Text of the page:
But then it's really cool cause during the Enlightenment following the Middle Ages, people like Martin Luther and others realized that what was on the earth then was not what was established by Christ. They realized that there were things missing, and things added. This realization, and their consequent organization of many Protestant churches, resulted in an emphasis on religious freedom, which helped pave the way for the final Restoration and dispensation.
So, knowing that our Heavenly Father has historically revealed his Gospel and his Priesthood through prophets to His children, His next "move" really isn't a surprise.
The early 1800s was a weird time for the United States. It was one of the only countries to really have religious freedom at the time, and so there was a lot of religious excitement, and even competition, especially in the eastern states. As a part of a religious family, the amount of different religions, (and the extent to which they all disagreed with each other over the same passages of scripture) was overwhelming to a young man named Joseph Smith. As he did his own research, trying to find out which church to join, Joseph read James 1:5, "If any of you lack wisdom, let him ask of God, that giveth to all men liberally, and upbraideth not; and it shall be given him." Joseph Smith took that literally, figuring that he lacked wisdom, and trusting that he would receive an answer.
As he prayed, asking God what he should do, God the Father and His Son, Jesus Christ appeared to Joseph Smith. In this vision, they told him not to join any of the churches. Even though many good people believed in Christ and tried to understand and teach His gospel, they didn't have the full truth, or the priesthood authority to baptize. They'd inherited the state of apostasy from the last generations. As God had done with Adam, Noah, Abraham, Moses, and so on, He called Joseph Smith to be a prophet and to restore the fullness of the gospel through this dispensation.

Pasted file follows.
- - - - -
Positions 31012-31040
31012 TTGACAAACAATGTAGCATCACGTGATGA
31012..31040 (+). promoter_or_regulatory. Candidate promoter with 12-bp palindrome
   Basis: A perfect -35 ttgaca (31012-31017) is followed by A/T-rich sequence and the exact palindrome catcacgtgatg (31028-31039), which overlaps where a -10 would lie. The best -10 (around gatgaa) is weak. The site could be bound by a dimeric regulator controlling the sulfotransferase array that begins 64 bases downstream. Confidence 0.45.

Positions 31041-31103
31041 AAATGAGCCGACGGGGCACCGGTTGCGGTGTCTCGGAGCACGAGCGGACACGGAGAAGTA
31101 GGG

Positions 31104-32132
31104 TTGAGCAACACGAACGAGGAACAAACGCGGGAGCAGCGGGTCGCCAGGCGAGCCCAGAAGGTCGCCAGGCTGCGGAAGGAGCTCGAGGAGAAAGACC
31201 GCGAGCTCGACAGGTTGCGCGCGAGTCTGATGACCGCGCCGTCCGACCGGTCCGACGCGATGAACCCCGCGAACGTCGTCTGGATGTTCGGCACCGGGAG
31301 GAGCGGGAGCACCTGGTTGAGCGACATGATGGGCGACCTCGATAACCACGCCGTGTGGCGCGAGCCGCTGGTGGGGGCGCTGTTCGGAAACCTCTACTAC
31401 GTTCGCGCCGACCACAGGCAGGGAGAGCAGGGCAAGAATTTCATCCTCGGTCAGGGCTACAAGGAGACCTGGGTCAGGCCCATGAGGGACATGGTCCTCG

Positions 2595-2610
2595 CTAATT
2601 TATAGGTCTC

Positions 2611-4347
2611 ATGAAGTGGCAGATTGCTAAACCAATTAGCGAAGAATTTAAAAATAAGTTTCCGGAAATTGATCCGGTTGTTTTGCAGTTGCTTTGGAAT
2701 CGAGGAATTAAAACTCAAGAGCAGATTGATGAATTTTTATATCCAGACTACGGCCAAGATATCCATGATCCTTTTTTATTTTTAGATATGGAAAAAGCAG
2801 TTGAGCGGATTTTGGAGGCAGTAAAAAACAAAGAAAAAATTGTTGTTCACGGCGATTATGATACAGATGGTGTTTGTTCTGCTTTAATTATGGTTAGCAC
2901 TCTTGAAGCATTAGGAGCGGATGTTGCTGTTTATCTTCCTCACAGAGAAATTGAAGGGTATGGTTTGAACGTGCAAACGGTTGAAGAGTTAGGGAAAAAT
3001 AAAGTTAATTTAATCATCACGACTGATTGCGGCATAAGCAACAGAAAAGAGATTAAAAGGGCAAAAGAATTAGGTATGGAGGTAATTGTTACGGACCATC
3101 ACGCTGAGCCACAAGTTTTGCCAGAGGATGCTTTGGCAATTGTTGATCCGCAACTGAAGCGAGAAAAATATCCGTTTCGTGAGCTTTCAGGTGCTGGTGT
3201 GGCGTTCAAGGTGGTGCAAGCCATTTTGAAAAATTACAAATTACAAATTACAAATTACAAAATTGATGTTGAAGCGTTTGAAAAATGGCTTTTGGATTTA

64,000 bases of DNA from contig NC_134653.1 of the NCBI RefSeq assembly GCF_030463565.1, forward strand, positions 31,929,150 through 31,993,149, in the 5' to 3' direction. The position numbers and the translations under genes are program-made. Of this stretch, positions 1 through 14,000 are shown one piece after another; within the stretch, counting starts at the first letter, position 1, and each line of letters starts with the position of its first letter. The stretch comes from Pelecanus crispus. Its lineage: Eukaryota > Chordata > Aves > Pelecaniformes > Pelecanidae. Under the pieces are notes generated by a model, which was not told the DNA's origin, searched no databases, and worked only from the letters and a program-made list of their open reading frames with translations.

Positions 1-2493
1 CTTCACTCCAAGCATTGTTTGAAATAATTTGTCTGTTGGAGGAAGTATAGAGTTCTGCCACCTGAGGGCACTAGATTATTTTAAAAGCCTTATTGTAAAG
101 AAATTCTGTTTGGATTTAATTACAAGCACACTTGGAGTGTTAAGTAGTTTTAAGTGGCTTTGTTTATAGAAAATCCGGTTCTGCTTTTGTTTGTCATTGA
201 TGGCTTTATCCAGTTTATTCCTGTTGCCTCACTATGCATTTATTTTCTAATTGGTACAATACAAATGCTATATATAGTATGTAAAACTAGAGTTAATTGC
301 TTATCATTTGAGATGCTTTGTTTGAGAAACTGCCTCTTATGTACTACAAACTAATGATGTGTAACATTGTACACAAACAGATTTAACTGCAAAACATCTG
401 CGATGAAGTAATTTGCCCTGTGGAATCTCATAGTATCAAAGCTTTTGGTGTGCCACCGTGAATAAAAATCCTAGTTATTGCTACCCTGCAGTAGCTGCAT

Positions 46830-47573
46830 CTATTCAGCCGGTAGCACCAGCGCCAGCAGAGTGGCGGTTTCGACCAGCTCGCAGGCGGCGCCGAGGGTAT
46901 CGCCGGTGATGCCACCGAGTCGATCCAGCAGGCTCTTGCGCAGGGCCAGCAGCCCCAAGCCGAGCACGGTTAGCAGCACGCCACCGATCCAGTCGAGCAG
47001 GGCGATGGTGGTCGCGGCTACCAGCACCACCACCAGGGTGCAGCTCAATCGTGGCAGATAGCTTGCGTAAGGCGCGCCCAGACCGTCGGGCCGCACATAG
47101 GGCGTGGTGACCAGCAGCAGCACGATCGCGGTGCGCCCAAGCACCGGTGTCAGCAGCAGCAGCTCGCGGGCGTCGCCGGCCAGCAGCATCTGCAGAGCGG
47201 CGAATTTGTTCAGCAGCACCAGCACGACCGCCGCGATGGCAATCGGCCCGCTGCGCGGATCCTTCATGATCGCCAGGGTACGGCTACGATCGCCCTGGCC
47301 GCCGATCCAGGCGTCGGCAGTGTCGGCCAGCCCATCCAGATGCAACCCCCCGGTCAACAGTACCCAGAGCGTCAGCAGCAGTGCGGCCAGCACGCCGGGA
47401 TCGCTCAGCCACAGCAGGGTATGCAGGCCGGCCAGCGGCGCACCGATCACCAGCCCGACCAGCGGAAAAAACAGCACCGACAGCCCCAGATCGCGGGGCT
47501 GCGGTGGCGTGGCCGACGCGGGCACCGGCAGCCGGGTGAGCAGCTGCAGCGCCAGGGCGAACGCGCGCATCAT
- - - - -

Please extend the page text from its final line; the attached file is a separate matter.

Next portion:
The Bible tells of these prophets, and many others. But they're all located in a relatively small geographic location in the scope of the whole planet earth. To me, it just seems right that a Heavenly Father who loves all of His children and wants them all to return to live with Him would provide opportunities for his Gospel to be shared to all His children. That's where the Book of Mormon comes into play. The Book of Mormon is a record very much like the Bible. It testifies of Jesus Christ as our Savior, and relates stories of civilizations being taught this Gospel by prophets in the ancient Americas. It also teaches of the resurrected Christ's appearance and ministering to these people. The records that are now the Book of Mormon were translated by Joseph Smith through the power of God and testify of our Heavenly Father's plan of happiness, the atonement of Christ, and God's love for all of His children.
Today, this same gospel--the Gospel established by Jesus Christ during his life, with apostles, prophets, baptism by immersion, and the power of His atoning sacrifice still exists! Today, we have a living prophet, who is the president of The Church of Jesus Christ of Latter Day Saints. He is the authorized successor of Joseph Smith, and can trace his Priesthood Authority back to Joseph Smith, and therefore to Jesus Christ himself. He and the present Apostles receive revelation from our Heavenly Father, and guide his kingdom here on earth.
They aren't the only ones capable of receiving revelation, however. While they are authorized to receive revelation regarding the church and world as a whole, any person, as a child of God, can pray and seek revelation for themselves.
This is a lot to take in and think about! And there's really only one thing holding it all up: The Book of Mormon. And there are two possibilities with The Book of Mormon.
One: The Book of Mormon is True. Accordingly, it was translated through the power of our loving Heavenly Father by a prophet of God in this day and age, and teaches truth about God's plan and Christ's atonement. It encourages men to do good and be more Christlike. The truthfulness of the Book of Mormon validates Joseph Smith as a prophet, validates the revelation he received, and validates the revelation that continues to be received in the present-day through prophets and apostles who can trace their authority to Jesus Christ in an unbroken chain of ordinations through Joseph Smith.
Or, Two: The Book of Mormon is utterly false, potentially inspired by the devil, and exists to lead people away from God. Accordingly, it was written by a charlatan who never saw God or had His authority. If none of the events recorded in the Book of Mormon transpired, God's word wasn't ever available to continents of His children, and so maybe He's not that loving after all.